Indian farmers lost about Rs 40,000 crore as a result of steps taken by the Union government to curb food inflation, a report released by the Indian Council for Research on International Economic Relations has said.
The report, published on September 14, said that a 25.4% inflation rate in wheat prices recorded in February “heightened the panic” in the government as market prices for the crop were higher than its minimum support price.
“The concern was that if the market prices stayed like that, government would not be able to procure enough to meet its public distribution system commitments,” the report noted.
To bring the market prices down to the minimum support price level, the report said, the government offloaded 3.4 million metric tonnes of wheat at prices below the cost incurred in producing the crop. Besides, the government – for the first time in 15 years – imposed limits on the stocking of wheat in an attempt to tame inflation.
The report said that although these decisions brought the inflation in wheat prices down to 9.33% by August, they ended up amounting to an “implicit tax” on the farmers, thereby resulting in them losing income.
The researchers said that in the 2023-’24 marketing season for the rabi crops, the minimum support price for wheat was set at Rs 2,125 per quintal, while the market price was around Rs 2,673 per quintal in January.
“To stabilise domestic wheat prices, the government initiated OMSS [Open Market Sale Scheme] sales in February, offering wheat at a substantially reduced price, starting at Rs 2,350 per quintal and later at even lower price of Rs 2,150,” the report said. “This OMSS price was lower than the economic cost of wheat, which was at Rs 2,654 per quintal during 2022-’23.”
The study said that had the Centre not intervened, farmers could have earned an additional Rs 548 per quintal from their sales of wheat, totaling about Rs 40,000 crore.
The study also noted that in the financial year 2021-’22, India had exported 7.5 milliion metric tonnes of wheat at a time when the global prices were surging due to the Russia-Ukraine war. It said that India could have exported more, benefitting farmers as domestic prices were rising along with the global trend.
Such policy measures indicate a bias in favour of urban consumers in India, the report said.
“The approach reflects a strong ‘pro-consumer bias’ in India’s food price policy,” it noted. “When more than 800 million [80 crore] people are already getting free wheat and/or rice [5kg/person/month] under PM Garib Kalyan Yojana, one wonders whom is the government trying to protect by supressing market prices. Is it the urban middle class at the cost of farmers?”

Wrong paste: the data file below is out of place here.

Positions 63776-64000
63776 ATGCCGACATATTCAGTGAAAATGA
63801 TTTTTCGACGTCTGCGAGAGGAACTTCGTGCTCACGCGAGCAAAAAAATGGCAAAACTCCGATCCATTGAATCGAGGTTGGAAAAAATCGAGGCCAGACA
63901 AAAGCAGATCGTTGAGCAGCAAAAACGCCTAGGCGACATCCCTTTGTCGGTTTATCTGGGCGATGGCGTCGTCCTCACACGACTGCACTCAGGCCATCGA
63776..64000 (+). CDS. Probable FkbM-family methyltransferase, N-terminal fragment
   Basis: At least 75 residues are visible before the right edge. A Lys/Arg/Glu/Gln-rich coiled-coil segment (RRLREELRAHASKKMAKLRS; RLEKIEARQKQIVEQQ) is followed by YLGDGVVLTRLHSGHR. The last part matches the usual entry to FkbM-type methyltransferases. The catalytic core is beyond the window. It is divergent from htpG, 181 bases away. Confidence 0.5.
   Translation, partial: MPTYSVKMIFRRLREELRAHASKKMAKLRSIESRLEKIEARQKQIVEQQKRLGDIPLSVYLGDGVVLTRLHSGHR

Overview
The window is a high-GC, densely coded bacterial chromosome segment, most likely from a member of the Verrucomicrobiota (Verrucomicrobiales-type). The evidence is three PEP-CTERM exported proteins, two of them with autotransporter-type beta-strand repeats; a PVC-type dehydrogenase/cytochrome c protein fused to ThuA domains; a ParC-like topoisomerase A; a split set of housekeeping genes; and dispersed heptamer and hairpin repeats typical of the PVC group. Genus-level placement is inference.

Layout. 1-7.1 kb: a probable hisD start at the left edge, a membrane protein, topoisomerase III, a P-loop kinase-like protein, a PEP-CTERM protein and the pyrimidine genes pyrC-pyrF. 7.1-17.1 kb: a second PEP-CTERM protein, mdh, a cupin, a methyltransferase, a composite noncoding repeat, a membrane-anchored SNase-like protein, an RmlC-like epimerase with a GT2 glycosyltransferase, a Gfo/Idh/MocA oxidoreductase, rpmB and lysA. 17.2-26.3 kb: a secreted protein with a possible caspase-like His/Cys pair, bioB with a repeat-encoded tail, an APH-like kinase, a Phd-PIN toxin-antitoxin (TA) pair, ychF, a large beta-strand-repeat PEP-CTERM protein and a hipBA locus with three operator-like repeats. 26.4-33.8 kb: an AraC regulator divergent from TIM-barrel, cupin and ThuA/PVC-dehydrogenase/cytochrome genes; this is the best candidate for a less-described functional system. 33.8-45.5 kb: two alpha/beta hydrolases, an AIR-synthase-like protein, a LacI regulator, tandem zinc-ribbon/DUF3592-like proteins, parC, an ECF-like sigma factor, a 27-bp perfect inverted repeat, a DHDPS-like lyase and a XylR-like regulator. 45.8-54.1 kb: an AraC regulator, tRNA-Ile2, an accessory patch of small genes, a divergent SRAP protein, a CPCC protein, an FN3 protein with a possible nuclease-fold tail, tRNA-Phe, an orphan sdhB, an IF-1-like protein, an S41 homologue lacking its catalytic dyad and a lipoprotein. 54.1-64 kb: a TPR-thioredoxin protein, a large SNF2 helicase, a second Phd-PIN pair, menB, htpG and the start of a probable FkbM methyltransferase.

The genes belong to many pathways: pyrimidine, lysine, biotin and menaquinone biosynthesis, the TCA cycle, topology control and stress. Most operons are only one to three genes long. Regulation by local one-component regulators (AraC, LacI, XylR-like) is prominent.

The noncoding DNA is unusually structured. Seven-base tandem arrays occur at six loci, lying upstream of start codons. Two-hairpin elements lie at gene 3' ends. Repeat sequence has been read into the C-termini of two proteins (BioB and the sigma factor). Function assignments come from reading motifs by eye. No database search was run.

The report said that other farmers will also suffer similar losses due to the government’s policies.
“Similar policies [as done in wheat] have been followed in case of rice,” it said. “The market price is being brought down to the level of the MSP announced. In the approaching procurement season, paddy farmers will suffer losses just as wheat farmers have. Their ‘implicit taxation’ could be higher. Similar restrictive policies are in place for pulses farmers, and now even onion farmers!”
Losses to India’s trade partners
It said that rather than imposing an export duty on rice and then gradually increasing it, the government banned the export of non-basmati rice in July, resulting in panic not only in African countries but also among the Indian diaspora in the United States.
“This is not in line with the spirit of G20 proposals to ensure global food security, as it has hit the African countries most which account for a substantial [53.89%] share of non-basmati exports from India,” the report said.
It added that despite the ban, the retail inflation rate in August for rice remained at 12.54%, showing the “limited effectiveness of the restrictive policies chosen to tame inflation”.
Suggestions to curb inflation
The researchers of the report have suggested that the government should calibrate its trade policy instead of following a “protectionist trade policy” to control surging prices. They suggested that a timely reduction in import duty, as done in cases of edible oil, as a measure to control prices.
“To cool down the prices and to control the panic of shortages in the market, import duty for wheat should be reduced from 40% to say 5% and the government can import 5-6 MMT of wheat,” the report said. “However, to the extent possible, the landed cost should not be lower than MSP to ensure that farmers do get at least the MSP.”
It suggested building buffer stocks for volatile vegetable staples like tomatoes, onions and potatoes during the harvest season. The report also suggested boosting the processing sector, promoting substitutes for volatile vegetable products and increasing investments in the Research and Development sector.